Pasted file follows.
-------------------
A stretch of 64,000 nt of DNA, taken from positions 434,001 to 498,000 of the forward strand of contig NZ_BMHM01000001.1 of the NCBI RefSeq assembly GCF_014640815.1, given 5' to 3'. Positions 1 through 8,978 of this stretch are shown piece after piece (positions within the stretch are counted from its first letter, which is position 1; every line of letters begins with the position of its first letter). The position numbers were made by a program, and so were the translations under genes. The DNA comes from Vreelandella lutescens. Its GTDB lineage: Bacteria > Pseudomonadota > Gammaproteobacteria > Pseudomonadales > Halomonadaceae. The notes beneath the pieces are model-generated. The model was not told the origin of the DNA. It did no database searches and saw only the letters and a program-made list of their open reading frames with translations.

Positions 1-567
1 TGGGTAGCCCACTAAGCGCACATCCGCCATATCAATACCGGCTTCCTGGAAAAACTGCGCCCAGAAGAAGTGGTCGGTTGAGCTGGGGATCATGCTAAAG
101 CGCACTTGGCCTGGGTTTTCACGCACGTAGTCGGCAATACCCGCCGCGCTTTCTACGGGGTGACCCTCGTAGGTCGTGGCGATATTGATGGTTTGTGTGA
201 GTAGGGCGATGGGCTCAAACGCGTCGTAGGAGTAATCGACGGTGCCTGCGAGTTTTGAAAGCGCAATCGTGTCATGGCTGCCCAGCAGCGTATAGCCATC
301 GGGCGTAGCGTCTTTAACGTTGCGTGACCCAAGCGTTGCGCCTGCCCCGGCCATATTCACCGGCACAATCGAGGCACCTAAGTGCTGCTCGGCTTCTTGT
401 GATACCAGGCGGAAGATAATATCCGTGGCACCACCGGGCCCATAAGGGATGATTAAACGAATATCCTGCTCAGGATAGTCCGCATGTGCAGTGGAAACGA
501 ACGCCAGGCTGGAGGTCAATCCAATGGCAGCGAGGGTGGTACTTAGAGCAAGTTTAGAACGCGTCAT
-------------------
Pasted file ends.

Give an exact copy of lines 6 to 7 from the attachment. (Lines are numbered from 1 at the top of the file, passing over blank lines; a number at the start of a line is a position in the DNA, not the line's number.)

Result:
301 GGGCGTAGCGTCTTTAACGTTGCGTGACCCAAGCGTTGCGCCTGCCCCGGCCATATTCACCGGCACAATCGAGGCACCTAAGTGCTGCTCGGCTTCTTGT
401 GATACCAGGCGGAAGATAATATCCGTGGCACCACCGGGCCCATAAGGGATGATTAAACGAATATCCTGCTCAGGATAGTCCGCATGTGCAGTGGAAACGA